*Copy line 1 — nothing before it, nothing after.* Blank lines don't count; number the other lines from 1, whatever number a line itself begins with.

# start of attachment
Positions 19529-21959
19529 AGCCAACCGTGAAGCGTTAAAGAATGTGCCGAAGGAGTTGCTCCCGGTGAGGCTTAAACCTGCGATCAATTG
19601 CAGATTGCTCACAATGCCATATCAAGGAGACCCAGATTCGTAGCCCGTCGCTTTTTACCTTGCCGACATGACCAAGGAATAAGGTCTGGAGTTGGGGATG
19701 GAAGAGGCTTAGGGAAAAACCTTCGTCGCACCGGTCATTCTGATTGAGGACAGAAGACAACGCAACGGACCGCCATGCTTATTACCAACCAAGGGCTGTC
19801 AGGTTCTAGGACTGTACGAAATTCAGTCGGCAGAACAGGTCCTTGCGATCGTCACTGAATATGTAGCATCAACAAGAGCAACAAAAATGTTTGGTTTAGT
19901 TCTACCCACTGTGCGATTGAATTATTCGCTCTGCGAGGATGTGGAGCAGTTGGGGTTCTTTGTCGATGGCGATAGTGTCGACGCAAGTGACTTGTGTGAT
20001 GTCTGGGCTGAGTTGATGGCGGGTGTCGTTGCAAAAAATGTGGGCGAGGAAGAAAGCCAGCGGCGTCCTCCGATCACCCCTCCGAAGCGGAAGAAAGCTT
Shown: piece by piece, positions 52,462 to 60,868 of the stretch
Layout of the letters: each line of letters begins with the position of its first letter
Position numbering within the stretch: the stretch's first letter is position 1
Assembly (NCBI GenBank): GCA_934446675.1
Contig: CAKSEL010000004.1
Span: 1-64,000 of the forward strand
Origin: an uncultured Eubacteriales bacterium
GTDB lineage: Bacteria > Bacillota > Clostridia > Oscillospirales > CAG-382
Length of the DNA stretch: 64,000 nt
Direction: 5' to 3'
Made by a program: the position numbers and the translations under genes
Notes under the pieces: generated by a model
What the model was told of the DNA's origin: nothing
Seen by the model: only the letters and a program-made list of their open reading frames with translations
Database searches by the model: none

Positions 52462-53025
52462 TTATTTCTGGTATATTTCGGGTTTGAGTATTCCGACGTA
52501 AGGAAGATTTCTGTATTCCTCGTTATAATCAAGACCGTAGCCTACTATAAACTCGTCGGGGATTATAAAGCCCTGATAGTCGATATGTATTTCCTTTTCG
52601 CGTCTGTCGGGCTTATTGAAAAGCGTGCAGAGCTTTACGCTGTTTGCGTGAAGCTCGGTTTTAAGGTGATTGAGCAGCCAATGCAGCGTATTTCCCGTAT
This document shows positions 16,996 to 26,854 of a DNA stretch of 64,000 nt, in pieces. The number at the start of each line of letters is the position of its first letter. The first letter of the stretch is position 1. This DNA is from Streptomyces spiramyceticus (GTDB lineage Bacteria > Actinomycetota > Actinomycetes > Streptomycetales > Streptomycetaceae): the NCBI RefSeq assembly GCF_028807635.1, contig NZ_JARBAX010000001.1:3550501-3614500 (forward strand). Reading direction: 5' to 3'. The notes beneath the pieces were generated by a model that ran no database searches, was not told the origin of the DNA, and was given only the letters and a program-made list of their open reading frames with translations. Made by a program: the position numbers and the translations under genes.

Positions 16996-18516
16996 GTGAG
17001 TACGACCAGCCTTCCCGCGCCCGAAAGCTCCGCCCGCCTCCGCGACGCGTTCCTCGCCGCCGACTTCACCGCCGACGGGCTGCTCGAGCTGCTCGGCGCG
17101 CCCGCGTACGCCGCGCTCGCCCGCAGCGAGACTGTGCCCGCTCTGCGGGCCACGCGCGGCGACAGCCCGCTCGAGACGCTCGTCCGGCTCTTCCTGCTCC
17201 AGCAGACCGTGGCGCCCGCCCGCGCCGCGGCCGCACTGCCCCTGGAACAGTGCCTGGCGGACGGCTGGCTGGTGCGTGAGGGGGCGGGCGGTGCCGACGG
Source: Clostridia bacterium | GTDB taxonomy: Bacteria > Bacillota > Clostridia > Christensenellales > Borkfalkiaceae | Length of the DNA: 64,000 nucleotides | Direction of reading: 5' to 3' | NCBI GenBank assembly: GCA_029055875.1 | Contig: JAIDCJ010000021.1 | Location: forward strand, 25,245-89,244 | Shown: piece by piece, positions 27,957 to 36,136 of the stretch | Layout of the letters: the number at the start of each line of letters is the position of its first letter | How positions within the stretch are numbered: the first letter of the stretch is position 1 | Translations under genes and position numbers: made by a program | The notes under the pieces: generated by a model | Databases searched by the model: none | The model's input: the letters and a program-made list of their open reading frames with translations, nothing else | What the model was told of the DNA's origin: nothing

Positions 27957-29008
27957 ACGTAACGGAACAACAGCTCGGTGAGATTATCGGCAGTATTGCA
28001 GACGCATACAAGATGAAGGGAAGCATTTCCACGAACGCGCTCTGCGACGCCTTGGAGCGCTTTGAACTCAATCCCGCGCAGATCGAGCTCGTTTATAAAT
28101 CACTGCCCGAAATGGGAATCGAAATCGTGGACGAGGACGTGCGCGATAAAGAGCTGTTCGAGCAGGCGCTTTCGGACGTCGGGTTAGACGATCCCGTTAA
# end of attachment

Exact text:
Positions 19529-21959